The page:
RHB Research maintains Neutral with a target price of RM1.75, a 1% upside, while the outlook remains positive on Kelington’s earnings prospects – with a record-high order book of over RM1.2 billion – its 2022 price earning being at +1.5SD from the historical 5-year mean, suggests the upside is in the price. RHB target price has factored in a 4% ESG discount which is reflective of the still-buoyant outlook for the chip sector going into the year.
Key risks include a sector-wide de-rating, stronger/weaker-than-expected order wins. Riding on the coattails of the global fabrication capacity expansion.
Over in Singapore, where it is the leading ultra-high purity engineering specialist, KGB has bagged multiple contracts valued in excess of RM300m from Global Foundries, Micron, and Siltronics (collectively, Singapore orders made up 39% of its outstanding order book). Management is hopeful of securing new hook-up jobs from China’s largest foundry, Semiconductor Manufacturing International Corporation, which had earlier unveiled plans for a new US$9 billion plant in Shanghai.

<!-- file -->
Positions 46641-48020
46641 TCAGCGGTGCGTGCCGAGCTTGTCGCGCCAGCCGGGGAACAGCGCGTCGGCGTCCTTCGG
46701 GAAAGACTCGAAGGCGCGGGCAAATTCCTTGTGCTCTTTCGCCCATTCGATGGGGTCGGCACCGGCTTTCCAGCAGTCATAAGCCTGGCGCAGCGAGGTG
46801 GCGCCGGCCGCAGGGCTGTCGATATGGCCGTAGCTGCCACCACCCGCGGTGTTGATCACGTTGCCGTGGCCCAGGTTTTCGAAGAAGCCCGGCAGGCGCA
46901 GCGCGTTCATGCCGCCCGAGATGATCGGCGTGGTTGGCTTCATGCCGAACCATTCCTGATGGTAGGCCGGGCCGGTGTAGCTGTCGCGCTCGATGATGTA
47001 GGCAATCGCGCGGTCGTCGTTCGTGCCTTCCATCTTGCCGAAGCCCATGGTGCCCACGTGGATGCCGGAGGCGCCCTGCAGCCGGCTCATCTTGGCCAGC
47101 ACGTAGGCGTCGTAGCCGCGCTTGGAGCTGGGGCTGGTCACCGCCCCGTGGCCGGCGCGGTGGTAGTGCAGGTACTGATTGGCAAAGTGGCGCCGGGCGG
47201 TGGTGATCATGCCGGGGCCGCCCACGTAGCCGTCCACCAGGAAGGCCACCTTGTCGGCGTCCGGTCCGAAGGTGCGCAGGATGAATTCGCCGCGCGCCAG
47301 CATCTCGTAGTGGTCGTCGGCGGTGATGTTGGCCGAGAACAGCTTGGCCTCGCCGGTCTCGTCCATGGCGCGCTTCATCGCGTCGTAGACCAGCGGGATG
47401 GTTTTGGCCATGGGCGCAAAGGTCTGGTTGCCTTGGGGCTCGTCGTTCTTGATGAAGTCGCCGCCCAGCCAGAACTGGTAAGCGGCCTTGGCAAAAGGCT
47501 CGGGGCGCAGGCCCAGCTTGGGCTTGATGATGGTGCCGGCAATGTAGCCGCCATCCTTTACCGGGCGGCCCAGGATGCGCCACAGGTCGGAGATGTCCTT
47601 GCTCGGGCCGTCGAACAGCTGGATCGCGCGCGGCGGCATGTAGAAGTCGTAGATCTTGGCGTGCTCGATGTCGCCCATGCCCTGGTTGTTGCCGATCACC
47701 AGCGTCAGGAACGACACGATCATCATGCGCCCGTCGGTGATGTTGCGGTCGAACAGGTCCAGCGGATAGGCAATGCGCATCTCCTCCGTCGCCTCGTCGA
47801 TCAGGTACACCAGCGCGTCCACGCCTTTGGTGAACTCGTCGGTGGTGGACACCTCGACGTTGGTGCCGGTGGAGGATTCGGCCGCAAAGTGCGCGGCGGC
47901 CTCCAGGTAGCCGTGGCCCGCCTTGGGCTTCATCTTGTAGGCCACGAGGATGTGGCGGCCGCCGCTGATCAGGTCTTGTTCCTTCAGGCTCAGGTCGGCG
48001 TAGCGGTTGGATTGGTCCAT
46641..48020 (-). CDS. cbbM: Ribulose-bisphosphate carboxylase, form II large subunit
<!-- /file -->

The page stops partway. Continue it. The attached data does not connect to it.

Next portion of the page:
In Malaysia, the group will focus on executing the landmark RM420m contract in Sarawak for Western Digital. Margins set to be maintained. We expect KGB to sustain its margins, given management’s focus on more profitable/higher-yield contracts and improving offtakes for the industrial gas segment. With the large chunk of the outstanding orderbook linked to WD, general contracting (GC) works now contribute about 36% of outstanding orderbook vs 57% for UHP and process engineering (7%).
Historically, the higher-margin UHP segment contributed 70% of its order book. Kelington management has maintained the guidance for GP and NP margins at 15% and 5%. Looking at other specialty gases, it has obtained halal certification from the Department of Islamic Development Malaysia. While it is a pre-requisite to venture into the lucrative F&B segment, the expansion would be managed carefully so as not to trigger a competitive response from the industry leader (Linde Malaysia). Its liquid carbon dioxide (LCO2) plant utilisation rate rose to 60% (50,000 tonnes pa capacity) in 3Q21 from <50% in 1H21, with the opening up of economic activities under the National Recovery Plan. RHB expects the utilisation rate to reach 80% on stronger export orders.
Management is eyeing other specialty gases and will be adding more skid tanks for the transportation of LCO2 to Singapore. …and LCO2 for durian freezing. A new and potentially lucrative segment being explored is the freezing of durians for the export market using LCO2 which appears to be a more efficient alternative to liquid nitrogen.
Frozen durians are a key component of Malaysian exports, with 30,000 tonnes of durian valued at RM74.1 million exported in 2020.